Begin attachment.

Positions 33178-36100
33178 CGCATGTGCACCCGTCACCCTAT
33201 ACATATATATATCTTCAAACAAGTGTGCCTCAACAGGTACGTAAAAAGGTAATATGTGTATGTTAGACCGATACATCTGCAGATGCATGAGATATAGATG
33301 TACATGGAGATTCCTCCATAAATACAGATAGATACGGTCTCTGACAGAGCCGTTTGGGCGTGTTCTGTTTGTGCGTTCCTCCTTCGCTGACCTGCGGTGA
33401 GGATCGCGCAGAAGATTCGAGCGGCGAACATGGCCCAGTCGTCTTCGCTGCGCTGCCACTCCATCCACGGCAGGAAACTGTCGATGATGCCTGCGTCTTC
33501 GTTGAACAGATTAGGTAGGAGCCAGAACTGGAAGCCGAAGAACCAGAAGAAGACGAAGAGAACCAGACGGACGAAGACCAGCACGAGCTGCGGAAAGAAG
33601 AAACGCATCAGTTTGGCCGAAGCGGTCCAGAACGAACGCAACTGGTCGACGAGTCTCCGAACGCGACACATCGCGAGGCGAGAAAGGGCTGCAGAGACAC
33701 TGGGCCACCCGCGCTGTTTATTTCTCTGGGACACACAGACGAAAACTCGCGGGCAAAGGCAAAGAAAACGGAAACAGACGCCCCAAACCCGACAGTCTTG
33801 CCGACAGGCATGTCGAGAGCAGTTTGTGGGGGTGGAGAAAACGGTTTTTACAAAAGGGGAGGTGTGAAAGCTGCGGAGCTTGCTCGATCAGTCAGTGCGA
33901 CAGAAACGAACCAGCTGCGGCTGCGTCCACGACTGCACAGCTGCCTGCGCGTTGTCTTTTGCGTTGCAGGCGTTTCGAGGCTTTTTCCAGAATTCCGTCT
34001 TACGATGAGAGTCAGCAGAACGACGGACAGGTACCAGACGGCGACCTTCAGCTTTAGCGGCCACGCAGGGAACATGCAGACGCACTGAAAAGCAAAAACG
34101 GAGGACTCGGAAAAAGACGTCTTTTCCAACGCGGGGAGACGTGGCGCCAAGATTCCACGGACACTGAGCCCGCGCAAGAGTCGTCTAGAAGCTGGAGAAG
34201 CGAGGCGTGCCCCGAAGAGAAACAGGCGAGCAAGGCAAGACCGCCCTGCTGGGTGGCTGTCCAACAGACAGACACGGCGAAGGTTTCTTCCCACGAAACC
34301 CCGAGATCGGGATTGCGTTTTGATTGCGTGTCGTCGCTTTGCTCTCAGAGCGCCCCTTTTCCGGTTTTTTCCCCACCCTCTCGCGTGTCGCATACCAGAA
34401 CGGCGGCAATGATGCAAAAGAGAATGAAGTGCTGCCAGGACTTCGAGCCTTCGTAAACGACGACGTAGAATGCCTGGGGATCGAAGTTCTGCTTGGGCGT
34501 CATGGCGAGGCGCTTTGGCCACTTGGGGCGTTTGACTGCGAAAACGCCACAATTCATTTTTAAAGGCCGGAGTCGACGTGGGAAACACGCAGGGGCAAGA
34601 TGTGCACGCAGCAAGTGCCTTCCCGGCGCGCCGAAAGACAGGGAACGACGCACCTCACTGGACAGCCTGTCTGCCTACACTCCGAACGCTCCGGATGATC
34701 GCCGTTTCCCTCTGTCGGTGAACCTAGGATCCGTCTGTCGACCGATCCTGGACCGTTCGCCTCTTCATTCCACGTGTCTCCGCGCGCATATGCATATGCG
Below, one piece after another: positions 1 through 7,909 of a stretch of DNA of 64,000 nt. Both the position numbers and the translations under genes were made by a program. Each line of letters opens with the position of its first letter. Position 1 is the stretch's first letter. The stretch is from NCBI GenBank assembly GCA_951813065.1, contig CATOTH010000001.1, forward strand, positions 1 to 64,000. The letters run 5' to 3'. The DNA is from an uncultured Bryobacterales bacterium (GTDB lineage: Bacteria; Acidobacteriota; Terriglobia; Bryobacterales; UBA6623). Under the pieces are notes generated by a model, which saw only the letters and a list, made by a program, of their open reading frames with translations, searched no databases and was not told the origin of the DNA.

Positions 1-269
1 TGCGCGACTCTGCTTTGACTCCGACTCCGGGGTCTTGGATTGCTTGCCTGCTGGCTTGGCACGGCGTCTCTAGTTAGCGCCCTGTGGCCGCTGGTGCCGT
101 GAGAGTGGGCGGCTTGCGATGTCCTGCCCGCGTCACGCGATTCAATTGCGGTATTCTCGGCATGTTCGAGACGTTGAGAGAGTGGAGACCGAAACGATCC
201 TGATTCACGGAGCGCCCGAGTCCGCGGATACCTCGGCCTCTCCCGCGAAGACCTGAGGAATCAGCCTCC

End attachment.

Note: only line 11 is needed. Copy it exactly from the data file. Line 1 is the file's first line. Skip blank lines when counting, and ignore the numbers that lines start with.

34001 TACGATGAGAGTCAGCAGAACGACGGACAGGTACCAGACGGCGACCTTCAGCTTTAGCGGCCACGCAGGGAACATGCAGACGCACTGAAAAGCAAAAACG